Saturday Star January 27 2018 No holds barred in draft National Master Plan for Water   Sheree Bega   South Africa’s water scarcity could rapidly get worse as supply contracts and demand escalates due to growth, urbanisation, unsustainable use, degradation of wetlands, water losses and a decline in rainfall because of climate change. This is one of the warnings contained in the new draft National Master Plan for Water and Sanitation. Based on current demand projections, the water deficit confronting the country could be between 2.7 and 3.8 billion cubic metres, a gap of about 17%, by 2030. As of July last year, according to the draft plan, South Africa has consumed more water per capita at about 237 * /c/d than the world average of around 173 * /c/d. To address crippling water shortages, desalinated sea water in coastal areas, and treated waste water, will increasingly be brought into the water mix - together with an increase in the use of groundwater. Desalination plants should “not be implemented as an emergency scheme, only to be used intermittently or during times of drought and inadequate supply from the conventional water resources,” the draft plan cautions. “These schemes are too costly to be moth-balled for any length of time.”

THE IMPACT OF MINING ON THE SOUTH AFRICAN ECONOMY AND LIVING STANDARDS

  POLITICS WEB MINING AND PEOPLE: THE IMPACT OF MINING ON THE SOUTH AFRICAN ECONOMY AND LIVING STANDARDS INTRODUCTION AND SYNOPSIS There are two ways of looking at mining in South Africa. The first is to see it as a sunset industry plagued by rising costs, technical difficulties, and political hostility. The second is to see it as an industry well positioned for a new lease of life despite all the vicissitudes. Even though the attractiveness of South Africa for mining investment has declined, the country still has the world's richest reserves of precious minerals and base metals. Companies both large and small would like to exploit these. Some are doing so despite the political threats. Even more will do so if the threats can be effectively managed or reduced. According to the Chamber of Mines, investment over the next few years could almost double in the absence of threats.

FSE’s Preliminary Comments on the Minister of Water and Sanitation’s decision to consolidate the 9 Catchment Management Agencies into one Catchment Management Agency.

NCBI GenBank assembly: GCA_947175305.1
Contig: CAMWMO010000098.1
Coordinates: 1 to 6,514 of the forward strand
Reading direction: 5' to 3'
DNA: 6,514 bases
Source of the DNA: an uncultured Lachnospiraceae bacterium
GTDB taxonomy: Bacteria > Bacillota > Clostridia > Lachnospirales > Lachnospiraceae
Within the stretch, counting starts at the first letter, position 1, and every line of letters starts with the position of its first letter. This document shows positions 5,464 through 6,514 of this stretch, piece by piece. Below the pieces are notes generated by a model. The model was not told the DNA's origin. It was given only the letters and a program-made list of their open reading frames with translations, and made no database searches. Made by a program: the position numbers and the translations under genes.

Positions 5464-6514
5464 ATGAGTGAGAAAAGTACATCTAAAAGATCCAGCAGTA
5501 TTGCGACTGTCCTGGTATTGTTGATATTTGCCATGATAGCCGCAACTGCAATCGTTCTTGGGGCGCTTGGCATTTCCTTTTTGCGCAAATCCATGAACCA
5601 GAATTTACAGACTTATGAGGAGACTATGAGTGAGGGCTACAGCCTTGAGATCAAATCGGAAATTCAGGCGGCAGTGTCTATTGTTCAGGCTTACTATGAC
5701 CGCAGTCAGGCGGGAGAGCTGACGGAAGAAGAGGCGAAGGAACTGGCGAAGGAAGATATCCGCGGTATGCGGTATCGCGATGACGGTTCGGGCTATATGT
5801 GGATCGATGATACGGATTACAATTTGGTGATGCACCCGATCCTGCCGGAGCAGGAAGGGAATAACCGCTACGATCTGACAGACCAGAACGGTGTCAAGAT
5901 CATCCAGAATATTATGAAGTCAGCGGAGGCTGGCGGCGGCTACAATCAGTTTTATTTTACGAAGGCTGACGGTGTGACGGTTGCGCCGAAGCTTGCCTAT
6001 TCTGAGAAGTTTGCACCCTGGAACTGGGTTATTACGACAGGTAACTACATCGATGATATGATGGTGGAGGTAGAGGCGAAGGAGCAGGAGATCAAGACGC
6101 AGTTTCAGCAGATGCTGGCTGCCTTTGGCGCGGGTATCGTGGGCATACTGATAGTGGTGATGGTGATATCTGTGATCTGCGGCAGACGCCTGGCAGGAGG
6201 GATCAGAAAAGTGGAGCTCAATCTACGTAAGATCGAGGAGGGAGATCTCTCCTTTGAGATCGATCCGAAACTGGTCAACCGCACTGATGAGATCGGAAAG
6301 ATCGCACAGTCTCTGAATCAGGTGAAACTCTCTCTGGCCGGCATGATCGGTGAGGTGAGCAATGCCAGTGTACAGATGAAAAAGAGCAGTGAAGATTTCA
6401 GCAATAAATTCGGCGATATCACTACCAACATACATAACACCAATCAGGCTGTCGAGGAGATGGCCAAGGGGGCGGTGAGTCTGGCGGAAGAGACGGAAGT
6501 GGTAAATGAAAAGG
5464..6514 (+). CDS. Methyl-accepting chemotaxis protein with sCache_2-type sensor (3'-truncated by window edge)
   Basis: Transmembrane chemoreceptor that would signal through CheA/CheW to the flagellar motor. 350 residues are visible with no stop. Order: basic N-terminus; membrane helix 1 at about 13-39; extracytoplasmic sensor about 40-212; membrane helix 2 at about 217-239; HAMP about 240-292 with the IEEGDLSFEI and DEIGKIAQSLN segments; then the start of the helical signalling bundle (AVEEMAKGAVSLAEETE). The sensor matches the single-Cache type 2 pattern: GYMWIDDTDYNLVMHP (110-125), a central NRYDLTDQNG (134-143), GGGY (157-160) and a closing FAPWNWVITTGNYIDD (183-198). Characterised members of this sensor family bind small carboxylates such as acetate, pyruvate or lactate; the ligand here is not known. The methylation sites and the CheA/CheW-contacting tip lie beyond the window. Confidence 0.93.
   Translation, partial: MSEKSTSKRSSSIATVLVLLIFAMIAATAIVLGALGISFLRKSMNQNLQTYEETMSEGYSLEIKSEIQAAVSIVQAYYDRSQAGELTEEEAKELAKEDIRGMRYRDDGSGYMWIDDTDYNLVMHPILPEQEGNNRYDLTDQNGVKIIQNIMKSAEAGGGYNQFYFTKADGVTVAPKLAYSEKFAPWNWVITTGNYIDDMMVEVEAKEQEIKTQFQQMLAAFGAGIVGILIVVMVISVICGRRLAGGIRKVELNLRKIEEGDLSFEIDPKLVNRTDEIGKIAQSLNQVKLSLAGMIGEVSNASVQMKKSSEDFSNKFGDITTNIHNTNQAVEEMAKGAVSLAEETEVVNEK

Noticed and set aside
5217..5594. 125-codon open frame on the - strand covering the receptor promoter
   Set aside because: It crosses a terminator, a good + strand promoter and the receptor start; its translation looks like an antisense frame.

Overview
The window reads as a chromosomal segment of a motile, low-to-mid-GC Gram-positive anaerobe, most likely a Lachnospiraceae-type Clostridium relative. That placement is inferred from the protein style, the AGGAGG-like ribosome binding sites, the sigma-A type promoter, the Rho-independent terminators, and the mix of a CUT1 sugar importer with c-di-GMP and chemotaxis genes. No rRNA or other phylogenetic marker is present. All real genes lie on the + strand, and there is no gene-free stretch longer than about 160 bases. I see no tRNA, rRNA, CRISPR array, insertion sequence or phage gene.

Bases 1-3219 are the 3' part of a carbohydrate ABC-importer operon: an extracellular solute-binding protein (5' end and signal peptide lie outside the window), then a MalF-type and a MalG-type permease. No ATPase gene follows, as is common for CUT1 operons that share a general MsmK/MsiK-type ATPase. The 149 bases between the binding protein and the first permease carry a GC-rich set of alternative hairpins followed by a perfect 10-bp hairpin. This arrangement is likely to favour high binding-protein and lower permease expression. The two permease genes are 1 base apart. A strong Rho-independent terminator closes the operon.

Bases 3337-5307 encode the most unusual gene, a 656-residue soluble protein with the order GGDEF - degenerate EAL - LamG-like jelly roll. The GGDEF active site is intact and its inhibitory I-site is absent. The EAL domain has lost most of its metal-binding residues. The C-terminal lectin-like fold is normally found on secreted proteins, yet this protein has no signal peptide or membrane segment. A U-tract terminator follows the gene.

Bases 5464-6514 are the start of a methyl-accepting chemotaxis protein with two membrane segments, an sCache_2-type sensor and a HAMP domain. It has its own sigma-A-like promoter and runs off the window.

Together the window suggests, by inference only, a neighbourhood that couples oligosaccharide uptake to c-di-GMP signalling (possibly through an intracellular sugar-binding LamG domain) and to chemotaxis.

(Reg. No. 2007/003002/08) NPO NUMBER 062986-NPO PBO No. (TAX EXEMPT) 930 039 506 Postnet Suite 87 Private Bag X033 RIVONIA 2128   COMMENTS ON THE DEPARTMENT OF WATER AND SANITATION’S DECISION TO IMPLEMENT A SINGLE CATCHMENT MANAGEMENT AGENCY (CMA) TO PERFORM WATER RESOURCE MANAGEMENT FUNCTION IN THE NINE WATER MANAGEMENT AREAS.  The following comments are submitted on behalf of the Federation for a Sustainable Environment. The Federation for a Sustainable Environment (FSE) is a federation of community based civil society organisations committed to the realisation of the constitutional right to an environment that is not harmful to health or well-being, and to having the environment sustainably managed and protected for future generations. The FSE’s mission is specifically focussed on addressing the adverse impacts of mining and industrial activities on the lives and livelihoods of vulnerable and disadvantaged communities who live and work near South Africa’s mines and industries.  

WATER

SUBMISSION ON THE DWS MASTER PLAN

WRITTEN SUBMISSION ON THE DRAFT 2.6: NATIONAL WATER AND SANITATION MASTER PLAN (NW&SMP)  In this document, the Federation for a Sustainable Environment (“FSE”) submits comments on the National Water and Sanitation Master Plan, draft 2.6 (the “draft plan”).  THE FSE:  The FSE is a federation of community based civil society organisations committed to the realisation of the constitutional right to an environment that is not harmful to health or well-being, and to having the environment sustainably managed and protected for future generations. Their mission is specifically focussed on addressing the adverse impacts of mining and industrial activities on the lives and livelihoods of vulnerable and disadvantaged communities who live and work near South Africa’s mines and industries.    In accordance with the above-mentioned mission, the FSE’s comments are limited to matters pertaining to the mining industry. The FSE’s comments will be substantiated by real examples within the scope of the FSE’s experience and our active participation in a significant number of environmental impacts assessments, environmental management programme reports, water use license applications, environmental authorisations, steering committees, forums, task teams, teams of experts, academic research groups, boards, etc. over a period of 15 (fifteen years).[1] [1] Kindly note that the Legal Resources Centre assisted with this publication.

Coalition defending Mpumalanga water source area

Last week, the coalition of eight civil society and community organisations that...